Blogging Marvel Comics’ Dracula, Lord of the Undead

Blogging Marvel Comics’ Dracula, Lord of the Undead

dracula-lord-og-the-undeaduntitledMarvel Comics quickly responded to the news that the creative team behind the legendary Tomb of Dracula series had moved over to Dark Horse to relaunch the property as Curse of Dracula. Marvel put together their own creative team to try to give fans of the original series what they wanted. Glenn Greenberg wrote the script for the three-part Dracula, Lord of the Undead limited series and Pat Olliffe provided artwork that recalled Gene Colan’s work. Colan’s original inker, Tom Palmer, was back on board as well and his contributions cannot be underestimated (and were very much lacking in the Dark Horse series).

The story opens in contemporary Transylvania, where Dracula still terrorizes the locals. The scene quickly shifts to London, where we meet Dr. Charles Seward, great grandson of Dr. John Seward, who fought alongside Abraham Van Helsing to combat Dracula in the late 19th Century. Young Seward is a research scientist whose marriage is falling apart due to his obsessive devotion to his work.

Seward’s mysterious and sinister employer has hired him to develop a cure for vampirism. To this end, his employer has recently ransacked Castle Dracula and successfully captured a vampire to serve as a guinea pig. Seward’s serum makes blood indigestible for vampires, dooming them to starvation, but it also unleashes a highly contagious blood disease that threatens to wipe out the human race. The action moves quickly. Greenberg’s story seems quite uncomplicated compared with Marv Wolfman’s highly complex plotting for the two 1990s Dracula limited series he scripted. Greenberg makes good use of flashbacks and references to earlier issues of Tomb of Dracula.

Dracula learns his stolen belongings are being sold at the Laemmle auction house (an in-joke reference to the studio executive who initiated the Universal Horror cycle of the 1930s). He successfully retrieves them and learns they were put up for auction by a man named Anton Florescu (an in-joke reference to Dracula historian Radu Florescu). Florescu shoots Dracula with a crossbow as he exits the auction house, but when the vampire captures him, he commits suicide before revealing the name of his employer. Dracula soon learns the crossbow has infected him with the virus. The vampire finds he is dying just as the virus epidemic begins spreading throughout the city. Dracula accidentally stumbles upon Charles Seward and demands the scientist take him to his employer.

untitled223242462_6029737The conclusion comes rapidly, with the one surprise being the revelation that the mastermind behind the plague that could destroy all life on Earth, while eradicating vampires, is Dracula’s vengeful daughter, Lilith. Seward is killed by Lilith in an abrupt and unsatisfying death sequence for the character. Dracula and Lilith fight savagely, but it ends in a stalemate as always.

The vampire lord manages to follow Seward’s notes and produces a cure for the plague, insuring humans and vampires continue to co-exist. It’s a noble attempt and certainly closer to the feel of the original series than the latterday Blade solo series, but at no point do the story or art reach the level of Wolfman and Colan.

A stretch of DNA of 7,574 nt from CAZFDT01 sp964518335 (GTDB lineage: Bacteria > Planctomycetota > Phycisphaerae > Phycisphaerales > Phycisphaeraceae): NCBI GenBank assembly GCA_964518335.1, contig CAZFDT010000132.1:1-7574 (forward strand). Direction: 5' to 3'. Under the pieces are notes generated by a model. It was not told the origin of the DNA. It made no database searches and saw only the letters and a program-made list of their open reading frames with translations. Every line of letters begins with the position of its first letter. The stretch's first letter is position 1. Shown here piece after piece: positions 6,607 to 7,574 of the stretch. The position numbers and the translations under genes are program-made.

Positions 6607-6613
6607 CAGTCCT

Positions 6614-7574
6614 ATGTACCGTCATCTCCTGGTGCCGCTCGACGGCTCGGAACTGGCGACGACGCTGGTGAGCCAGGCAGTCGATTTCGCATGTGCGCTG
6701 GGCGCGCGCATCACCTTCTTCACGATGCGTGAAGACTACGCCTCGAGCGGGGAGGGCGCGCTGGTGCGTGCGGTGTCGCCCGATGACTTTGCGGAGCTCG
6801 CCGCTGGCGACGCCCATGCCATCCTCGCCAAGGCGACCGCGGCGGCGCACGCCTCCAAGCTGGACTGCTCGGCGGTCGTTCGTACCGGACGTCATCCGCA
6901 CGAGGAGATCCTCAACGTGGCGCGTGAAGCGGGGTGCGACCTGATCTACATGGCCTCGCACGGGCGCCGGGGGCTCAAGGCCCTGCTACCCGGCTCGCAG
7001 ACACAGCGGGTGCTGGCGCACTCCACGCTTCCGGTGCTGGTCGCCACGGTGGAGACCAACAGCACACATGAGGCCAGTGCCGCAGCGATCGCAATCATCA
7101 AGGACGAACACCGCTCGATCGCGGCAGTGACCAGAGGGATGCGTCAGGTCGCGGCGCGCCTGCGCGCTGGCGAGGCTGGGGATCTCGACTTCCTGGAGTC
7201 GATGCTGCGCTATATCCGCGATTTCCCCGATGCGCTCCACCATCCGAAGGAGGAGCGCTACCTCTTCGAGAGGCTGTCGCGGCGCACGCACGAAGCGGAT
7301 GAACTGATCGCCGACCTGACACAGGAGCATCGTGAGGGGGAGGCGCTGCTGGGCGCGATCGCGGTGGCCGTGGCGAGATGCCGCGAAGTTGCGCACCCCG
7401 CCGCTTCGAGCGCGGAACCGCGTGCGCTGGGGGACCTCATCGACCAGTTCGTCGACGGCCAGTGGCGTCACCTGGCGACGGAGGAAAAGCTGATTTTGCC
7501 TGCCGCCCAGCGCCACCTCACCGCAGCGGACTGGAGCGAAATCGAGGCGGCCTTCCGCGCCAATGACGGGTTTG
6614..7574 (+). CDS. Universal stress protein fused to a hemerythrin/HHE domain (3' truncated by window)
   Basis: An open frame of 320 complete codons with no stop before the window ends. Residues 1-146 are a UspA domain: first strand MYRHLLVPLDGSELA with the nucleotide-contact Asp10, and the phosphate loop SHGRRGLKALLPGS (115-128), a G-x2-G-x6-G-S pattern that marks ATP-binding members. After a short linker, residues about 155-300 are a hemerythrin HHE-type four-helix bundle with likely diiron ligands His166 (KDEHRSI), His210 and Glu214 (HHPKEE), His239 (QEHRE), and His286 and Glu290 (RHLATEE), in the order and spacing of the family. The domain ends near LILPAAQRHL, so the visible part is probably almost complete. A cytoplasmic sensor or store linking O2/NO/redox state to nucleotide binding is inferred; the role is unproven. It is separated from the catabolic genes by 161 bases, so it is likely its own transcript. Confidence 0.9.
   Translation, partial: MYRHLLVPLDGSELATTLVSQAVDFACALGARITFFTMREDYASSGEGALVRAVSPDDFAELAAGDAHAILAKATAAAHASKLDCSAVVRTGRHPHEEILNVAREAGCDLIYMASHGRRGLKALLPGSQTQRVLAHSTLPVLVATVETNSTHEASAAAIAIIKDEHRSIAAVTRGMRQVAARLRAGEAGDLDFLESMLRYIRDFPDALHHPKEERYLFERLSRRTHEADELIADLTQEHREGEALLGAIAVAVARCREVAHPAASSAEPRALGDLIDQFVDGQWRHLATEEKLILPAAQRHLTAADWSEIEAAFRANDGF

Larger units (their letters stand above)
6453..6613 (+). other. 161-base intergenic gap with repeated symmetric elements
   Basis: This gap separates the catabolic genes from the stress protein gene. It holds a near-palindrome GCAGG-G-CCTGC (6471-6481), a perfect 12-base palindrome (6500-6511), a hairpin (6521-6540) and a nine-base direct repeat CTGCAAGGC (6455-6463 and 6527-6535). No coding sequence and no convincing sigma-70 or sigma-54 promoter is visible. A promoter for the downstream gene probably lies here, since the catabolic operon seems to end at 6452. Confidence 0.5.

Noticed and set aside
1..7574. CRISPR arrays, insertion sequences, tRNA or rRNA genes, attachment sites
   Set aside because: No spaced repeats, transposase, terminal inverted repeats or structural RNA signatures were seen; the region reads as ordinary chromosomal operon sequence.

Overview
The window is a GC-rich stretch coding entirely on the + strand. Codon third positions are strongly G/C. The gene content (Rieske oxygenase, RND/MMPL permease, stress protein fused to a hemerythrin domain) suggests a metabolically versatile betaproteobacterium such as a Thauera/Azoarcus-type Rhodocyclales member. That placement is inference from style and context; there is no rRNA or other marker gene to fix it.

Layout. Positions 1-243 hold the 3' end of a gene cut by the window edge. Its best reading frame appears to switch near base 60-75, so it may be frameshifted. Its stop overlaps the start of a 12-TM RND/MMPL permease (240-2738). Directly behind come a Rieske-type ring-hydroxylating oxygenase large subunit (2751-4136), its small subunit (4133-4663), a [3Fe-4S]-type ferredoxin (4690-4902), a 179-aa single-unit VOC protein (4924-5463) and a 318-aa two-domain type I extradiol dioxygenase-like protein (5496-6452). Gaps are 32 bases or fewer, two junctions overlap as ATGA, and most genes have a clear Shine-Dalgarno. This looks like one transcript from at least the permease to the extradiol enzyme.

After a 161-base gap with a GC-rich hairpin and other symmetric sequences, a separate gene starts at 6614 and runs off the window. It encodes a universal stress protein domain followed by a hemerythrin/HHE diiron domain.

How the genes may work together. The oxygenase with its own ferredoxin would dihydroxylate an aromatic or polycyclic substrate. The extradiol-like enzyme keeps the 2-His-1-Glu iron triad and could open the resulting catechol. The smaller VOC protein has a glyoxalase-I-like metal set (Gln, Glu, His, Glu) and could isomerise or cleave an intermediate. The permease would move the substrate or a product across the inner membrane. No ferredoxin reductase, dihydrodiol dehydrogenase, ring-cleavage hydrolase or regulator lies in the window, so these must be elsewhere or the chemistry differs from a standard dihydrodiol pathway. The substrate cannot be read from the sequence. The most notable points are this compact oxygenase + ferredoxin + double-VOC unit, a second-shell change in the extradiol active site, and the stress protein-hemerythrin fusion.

A decade later, Marvel tried again to revive the series proper with the Legion of Monsters one-shot. Writer C. B. Cebulski and artist David Finch contribute another Dracula-Lilith confrontation. The artwork is impressive, but the story is extremely slight (as back-up features tend to be). Dracula arrives seeking a truce with his daughter. He explains the vampires who once served him have been divided by sectarianism into five separate vampire clans. All five clans still pledge allegiance to Dracula, but their devotion is crumbling and the vampire lord would prefer to consolidate the undead under a single rule once more.

Lilith appears at the gathering of clan leaders and finds it was a trap instigated by her father, as Lilith has been condemned to death. She savagely slaughters all five vampire clansmen before it is revealed her father’s plot has worked perfectly. By using Lilith as the instrument of destruction, he has broken apart all five clans, while turning all of the undead against his daughter. Such action is in character for the series, but this is essentially a brief act with only two short scenes. However, it represents the last true portrayal of Dracula by Marvel Comics that does not attempt to reinvent the character for modern readers. Sadly, both efforts underscore the difficulty in anyone matching Wolfman and Colan. Their contribution was unique and peerless. Gratefully, their work lives on forty years later and is still appreciated by new readers each year.

 


William Patrick Maynard was authorized to continue Sax Rohmer’s Fu Manchu thrillers beginning with The Terror of Fu Manchu (2009; Black Coat Press) and The Destiny of Fu Manchu (2012; Black Coat Press). The Triumph of Fu Manchu is scheduled for publication in May 2014.

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[…] of Dracula out there (just in the last two weeks William Patrick Maynard covered of Marvel’s Dracula, Lord of the Undead, James Maliszewski examined Bela Lugosi’s turn as Count Dracula in the 1931 Universal film, and […]

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